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From Stefan Groschupf ...@media-style.com>
Subject Re: "lost" NDFS blocks following network reorg
Date Mon, 27 Mar 2006 00:48:17 GMT
Hi hadoop developers,

I moved this discussion to the hadoop developer list since it is may  
more reponsable to this problem than the nutch users mailing list.

I spend some time to read code and find some interesting things.

The local name of the data node is  machineName + ":" + tmpPort.  So  
it can change if the port is blocked or the machine name change.
May we should create the datanode only once and write it to the data  
folder to be able read it later on.(?)

This local name is used to send block reports to the name node.  
FSNamesystem#processReport(Block newReport[], UTF8 dataNodeLocalName)  
process this report.
In the first line of this method the DatanodeInfo is loaded by the  
dataNode's localName. The datanode already is in this map since a  
heart beat is send before a block report.
So:
   DatanodeInfo node = (DatanodeInfo) datanodeMap.get(name);  // no  
problem but just a 'empty' container:
...
   Block oldReport[] = node.getBlocks(); // will return null since no  
Blocks are yet associated with this node.

Since oldReport is null all code is skipped until line 901. But this  
only adds the blocks to the node container.

In line 924 begins a section of code that collects all obsolete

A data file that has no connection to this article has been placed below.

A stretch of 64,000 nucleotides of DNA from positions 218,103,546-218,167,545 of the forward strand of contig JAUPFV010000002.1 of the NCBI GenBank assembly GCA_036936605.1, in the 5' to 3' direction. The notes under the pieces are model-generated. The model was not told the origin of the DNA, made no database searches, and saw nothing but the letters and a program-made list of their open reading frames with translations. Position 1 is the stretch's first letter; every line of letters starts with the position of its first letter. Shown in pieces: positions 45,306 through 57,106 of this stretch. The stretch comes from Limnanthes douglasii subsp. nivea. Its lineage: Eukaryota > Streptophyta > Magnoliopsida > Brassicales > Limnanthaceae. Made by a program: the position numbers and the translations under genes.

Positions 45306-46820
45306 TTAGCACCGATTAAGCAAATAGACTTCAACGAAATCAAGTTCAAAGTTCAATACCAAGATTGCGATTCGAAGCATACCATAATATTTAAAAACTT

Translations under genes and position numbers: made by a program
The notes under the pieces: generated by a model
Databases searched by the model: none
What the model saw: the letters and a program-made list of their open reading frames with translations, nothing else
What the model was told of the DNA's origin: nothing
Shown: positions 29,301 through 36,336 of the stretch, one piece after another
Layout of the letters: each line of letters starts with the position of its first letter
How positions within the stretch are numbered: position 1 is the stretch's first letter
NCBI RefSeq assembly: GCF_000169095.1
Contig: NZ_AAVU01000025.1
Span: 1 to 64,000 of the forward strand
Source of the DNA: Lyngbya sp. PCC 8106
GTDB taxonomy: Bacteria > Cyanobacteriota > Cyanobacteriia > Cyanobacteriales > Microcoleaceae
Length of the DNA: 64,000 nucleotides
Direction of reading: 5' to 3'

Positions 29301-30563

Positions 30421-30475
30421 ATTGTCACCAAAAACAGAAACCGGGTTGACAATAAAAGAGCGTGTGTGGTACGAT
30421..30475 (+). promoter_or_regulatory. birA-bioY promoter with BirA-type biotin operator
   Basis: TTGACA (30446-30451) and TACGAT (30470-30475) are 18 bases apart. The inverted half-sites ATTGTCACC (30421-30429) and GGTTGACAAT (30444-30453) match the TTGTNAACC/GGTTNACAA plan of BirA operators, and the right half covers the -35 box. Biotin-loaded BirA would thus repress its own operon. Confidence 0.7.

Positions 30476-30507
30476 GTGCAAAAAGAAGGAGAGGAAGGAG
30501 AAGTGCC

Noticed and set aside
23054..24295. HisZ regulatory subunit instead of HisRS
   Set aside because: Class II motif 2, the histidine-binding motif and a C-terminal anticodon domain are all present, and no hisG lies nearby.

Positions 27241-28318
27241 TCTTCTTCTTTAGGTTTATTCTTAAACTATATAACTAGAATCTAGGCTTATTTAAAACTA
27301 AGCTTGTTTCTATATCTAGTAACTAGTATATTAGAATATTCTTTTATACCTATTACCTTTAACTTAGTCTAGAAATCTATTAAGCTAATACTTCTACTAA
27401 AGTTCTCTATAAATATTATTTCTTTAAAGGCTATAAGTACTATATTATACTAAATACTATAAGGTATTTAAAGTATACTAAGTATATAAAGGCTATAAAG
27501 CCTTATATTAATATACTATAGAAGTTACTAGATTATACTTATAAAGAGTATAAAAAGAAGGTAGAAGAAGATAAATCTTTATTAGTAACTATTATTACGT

blocks. First of all I wondering why we iterate throw all blocks  
here, this could be expansice and it would be enough to iterate over  
all blocks that are reported by this datanode, isn't it?
If a block is still valid is tested by FSDirectory#isValidBlock that  
checks if the block is in activeBlocks.
The problem I see now is that the only method that adds Blocks t  
activeBlocks is unprotectedAddFile(UTF8 name, Block blocks[]). But  
here also the name node local name that may changed is involved.
This method is also used to load the state of stopped or crashed name  
node.
So in case you stop the dfs, change host names a set of blocks will  
be marked as obsolete and deleted.

Writing a test case for this behavior is very difficult since it  
involve a change of the machine name.

Makes my observation sense or do I had overseen a detail and the  
problem Ken describe is caused by a other problem?
In any case I suggest to make the data node name persistent so incase  
port or host-name change the name node will not handle the same  
datanode as a new one.

Stefan





Am 26.03.2006 um 23:11 schrieb Doug Cutting:

> Ken Krugler wrote:
>> Anyway, curious if anybody has insights here. We've done a fair  
>> amount of poking around, to no avail. I don't think there's any  
>> way to get the blocks back, as they definitely seem to be gone,  
>> and file recovery on Linux seems pretty iffy. I'm mostly  
>> interested in figuring out if this is a known issue ("Of course  
>> you can't change the server names and expect it to work"), or  
>> whether it's a symptom of lurking NDFS bugs.
>
> It's hard to tell, after the fact, whether stuff like this is pilot  
> error or a bug.  Others have reported similar things, so it's  
> either a bug or it's too easy to make pilot errors.  So something  
> needs to change.  But what?
>
> We need to start testing stuff like this systematically.  A  
> reproducible test case would make this much easier to diagnose.
>
> I'm sorry I can't be more helpful.  I'm sorry you lost data.
>
> Doug
>

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company: http://www.media-style.com



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